Philanthropy and government
Arguing further on the subject of democratic legitimacy, Vallely asserts in the article: “the sheer scale of contemporary giving can skew spending in areas such as education and healthcare, to the extent that it can overwhelm the priorities of democratically elected governments and local authorities.”
Again, if we put this statement into a UK context, The Sunday Times Giving List identified the top five British donors in 2019 as Lord David Sainsbury, Dame Janet Wolfson de Botton, Sir Chris Hohn, Jonathan Ruffer, and Sir Brian Souter and Dame Ann Gloag. Collectively they gave £749.3 million to charity in 2019.
In the same year, central and local government spending on health was £153 billion and £88 billion on education. This means the total giving of the top five philanthropists in the UK that year would have covered less than two days of health spending and only three days of education spending. This hardly seems enough to skew priorities.
As stated in another article in The Guardian earlier this year, Paul Ramsbottom, chief executive of Dame Janet Wolfson de Botton’s family foundation observes: “despite [the] important contribution by the philanthropy sector, no one seriously thinks it could or should replace state-organised, tax-funded action. Public and private funding play different roles, enjoy different advantages and face different constraints. It is therefore perfectly possible to be in favour of higher levels of progressive, loophole-free taxation and also believe that private giving has a legitimate, critical role.”
Meanwhile, Lord David Sainsbury, also among the top five philanthropists in the UK last year and a former Labour science minister, is on record in The Guardian in 2017 arguing that charitable spending is not a substitute for social welfare because the amounts are too small.
He further argues that the role for charities, and by extension their philanthropic funders, is to take risk and innovate. These are functions, he observes from his experience, that governments are generally very poor at doing.
“You end up with this utterly ridiculous thing where you have a new idea, and you talk to a Treasury official, who asks whether you can prove that it will be successful. You have to tell them that the point is that it’s innovative – so by definition you can’t prove it’s going to be successful,” he says.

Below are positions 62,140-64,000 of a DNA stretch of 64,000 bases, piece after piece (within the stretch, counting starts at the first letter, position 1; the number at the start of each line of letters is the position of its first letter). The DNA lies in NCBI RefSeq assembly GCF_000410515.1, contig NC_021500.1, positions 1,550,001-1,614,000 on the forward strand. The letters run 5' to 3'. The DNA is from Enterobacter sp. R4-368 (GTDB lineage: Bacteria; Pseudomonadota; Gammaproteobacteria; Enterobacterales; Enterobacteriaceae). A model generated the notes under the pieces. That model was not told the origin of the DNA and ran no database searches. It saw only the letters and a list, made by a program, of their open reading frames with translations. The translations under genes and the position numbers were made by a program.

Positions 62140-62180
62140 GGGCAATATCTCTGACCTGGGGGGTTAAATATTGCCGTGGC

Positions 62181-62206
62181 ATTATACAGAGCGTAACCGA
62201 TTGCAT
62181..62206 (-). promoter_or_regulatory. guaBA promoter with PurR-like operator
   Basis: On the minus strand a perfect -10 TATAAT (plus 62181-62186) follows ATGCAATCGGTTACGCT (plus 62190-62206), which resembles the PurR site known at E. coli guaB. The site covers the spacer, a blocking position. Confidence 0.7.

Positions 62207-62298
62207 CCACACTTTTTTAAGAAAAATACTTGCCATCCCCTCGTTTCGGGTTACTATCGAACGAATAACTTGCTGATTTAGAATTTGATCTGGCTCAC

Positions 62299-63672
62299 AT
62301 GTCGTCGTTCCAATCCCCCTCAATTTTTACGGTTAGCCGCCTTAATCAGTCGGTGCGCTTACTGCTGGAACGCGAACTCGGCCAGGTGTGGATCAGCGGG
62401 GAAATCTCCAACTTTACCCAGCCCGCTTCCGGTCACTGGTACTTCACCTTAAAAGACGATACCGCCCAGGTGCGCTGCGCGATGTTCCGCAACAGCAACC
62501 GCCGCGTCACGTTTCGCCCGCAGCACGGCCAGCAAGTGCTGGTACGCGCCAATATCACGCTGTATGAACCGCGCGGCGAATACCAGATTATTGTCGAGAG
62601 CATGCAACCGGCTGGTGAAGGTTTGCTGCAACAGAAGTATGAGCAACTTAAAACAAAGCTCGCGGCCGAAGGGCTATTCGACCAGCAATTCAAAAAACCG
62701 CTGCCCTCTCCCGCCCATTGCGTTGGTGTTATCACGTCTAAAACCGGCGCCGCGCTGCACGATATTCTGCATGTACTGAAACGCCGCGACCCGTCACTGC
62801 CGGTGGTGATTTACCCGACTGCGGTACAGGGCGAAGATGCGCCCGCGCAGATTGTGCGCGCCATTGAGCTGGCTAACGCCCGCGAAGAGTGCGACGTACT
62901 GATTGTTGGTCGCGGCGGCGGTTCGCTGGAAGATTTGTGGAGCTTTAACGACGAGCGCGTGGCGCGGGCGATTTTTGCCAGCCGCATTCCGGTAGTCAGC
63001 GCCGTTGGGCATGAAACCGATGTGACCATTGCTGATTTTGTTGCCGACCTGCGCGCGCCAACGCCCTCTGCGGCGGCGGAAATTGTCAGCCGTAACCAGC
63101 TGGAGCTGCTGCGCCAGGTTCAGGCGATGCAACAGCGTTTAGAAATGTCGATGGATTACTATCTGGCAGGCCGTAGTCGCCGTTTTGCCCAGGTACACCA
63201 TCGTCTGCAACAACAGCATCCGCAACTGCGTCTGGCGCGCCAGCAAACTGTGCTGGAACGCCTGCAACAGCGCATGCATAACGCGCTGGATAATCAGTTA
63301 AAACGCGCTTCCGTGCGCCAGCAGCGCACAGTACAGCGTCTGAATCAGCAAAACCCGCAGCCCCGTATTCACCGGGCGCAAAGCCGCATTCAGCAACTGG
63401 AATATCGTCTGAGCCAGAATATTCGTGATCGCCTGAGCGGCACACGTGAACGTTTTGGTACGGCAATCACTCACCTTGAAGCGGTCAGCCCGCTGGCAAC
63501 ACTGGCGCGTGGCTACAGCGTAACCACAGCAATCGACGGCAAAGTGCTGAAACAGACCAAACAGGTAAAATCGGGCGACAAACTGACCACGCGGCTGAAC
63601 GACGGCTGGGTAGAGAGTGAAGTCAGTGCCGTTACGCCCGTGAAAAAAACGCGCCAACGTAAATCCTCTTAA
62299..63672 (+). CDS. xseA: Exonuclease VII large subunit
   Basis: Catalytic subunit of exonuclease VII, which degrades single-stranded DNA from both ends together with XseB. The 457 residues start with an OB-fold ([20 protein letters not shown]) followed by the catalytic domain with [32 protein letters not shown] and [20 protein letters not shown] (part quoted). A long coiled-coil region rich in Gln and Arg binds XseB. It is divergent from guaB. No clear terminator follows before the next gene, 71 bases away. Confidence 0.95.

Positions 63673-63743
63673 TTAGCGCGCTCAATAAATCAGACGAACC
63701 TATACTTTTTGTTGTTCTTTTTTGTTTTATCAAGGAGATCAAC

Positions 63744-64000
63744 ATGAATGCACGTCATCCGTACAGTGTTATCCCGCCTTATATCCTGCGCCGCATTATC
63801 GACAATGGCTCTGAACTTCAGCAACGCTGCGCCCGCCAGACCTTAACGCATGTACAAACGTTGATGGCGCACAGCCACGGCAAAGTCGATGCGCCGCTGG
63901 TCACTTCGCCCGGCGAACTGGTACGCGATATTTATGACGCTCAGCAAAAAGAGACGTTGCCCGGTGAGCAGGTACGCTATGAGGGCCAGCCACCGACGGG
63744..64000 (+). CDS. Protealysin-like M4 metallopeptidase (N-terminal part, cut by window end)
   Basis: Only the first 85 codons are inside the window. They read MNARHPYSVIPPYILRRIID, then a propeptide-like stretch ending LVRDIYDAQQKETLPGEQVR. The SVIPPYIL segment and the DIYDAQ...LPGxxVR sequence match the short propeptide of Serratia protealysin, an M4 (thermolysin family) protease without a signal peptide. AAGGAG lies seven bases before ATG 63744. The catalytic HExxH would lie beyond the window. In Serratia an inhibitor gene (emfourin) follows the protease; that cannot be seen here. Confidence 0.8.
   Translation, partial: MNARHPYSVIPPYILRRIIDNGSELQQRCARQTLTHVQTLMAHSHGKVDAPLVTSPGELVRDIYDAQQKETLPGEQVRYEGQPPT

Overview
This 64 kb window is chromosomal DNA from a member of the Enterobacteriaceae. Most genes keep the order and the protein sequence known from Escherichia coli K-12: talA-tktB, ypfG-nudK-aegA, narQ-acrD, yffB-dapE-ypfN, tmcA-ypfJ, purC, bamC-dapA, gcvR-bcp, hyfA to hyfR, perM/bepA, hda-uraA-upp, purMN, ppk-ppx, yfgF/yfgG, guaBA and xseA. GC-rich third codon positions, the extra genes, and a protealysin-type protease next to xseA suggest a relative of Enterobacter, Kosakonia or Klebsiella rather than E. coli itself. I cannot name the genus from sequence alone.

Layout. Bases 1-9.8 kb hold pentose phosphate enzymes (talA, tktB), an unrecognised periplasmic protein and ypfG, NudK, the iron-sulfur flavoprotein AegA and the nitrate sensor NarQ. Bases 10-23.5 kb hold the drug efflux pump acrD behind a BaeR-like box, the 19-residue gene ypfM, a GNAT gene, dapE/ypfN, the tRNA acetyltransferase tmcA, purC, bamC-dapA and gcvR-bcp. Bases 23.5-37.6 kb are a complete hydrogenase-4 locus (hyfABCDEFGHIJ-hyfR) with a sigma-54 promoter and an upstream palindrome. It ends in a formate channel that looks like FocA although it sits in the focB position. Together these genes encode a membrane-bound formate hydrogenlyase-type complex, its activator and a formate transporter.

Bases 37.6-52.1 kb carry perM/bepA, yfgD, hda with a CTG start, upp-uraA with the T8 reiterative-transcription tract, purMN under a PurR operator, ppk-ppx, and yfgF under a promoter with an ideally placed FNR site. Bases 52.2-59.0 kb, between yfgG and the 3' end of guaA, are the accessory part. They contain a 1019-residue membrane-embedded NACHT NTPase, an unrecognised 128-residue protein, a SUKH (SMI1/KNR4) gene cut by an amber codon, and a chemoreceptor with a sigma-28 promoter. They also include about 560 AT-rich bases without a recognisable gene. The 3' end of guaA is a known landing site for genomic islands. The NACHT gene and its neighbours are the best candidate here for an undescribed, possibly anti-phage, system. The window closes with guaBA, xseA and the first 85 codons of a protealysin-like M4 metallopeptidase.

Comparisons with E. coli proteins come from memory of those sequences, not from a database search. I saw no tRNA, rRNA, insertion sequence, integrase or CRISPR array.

Far from being politically interventionist, Sainsbury is proposing a form of philanthropy that is complementary to the work of the state, enabling work in the public sphere that that the government itself cannot.
Campaigning and advocacy
Vallely concedes in his article that what he terms anti-democratic philanthropy is predominantly a US phenomenon and it is vital that we recognise the UK political context is vastly different from the US.
For example, there are strict limits on what candidates and parties can spend, which reduces the incentive for political funding. The UK bans political advertising and there are strict rules for the media and civil service during election periods. There is also guidance in place from the Charity Commission regarding campaigning and political activity.
Of note, that guidance opens with the statement:
“Campaigning, advocacy and political activity are all legitimate and valuable activities for charities to undertake. Many charities have strong links to their beneficiaries, and more generally to their local communities, commanding high levels of public trust and confidence, and representing a myriad of diverse causes. Because of this, they are uniquely placed to campaign and advocate on behalf of their beneficiaries. When charities seek to change the law or government policy, certain rules apply.”
Putting this into practice, it is interesting to consider the work of Sir Chris Hohn, co-founder of The Children’s Investment Fund Foundation and activist sustainability investor. The values outlined on the TCIFF website clearly states: “we strive to be politically savvy and invest in changing the politics and discourse surrounding our issues”.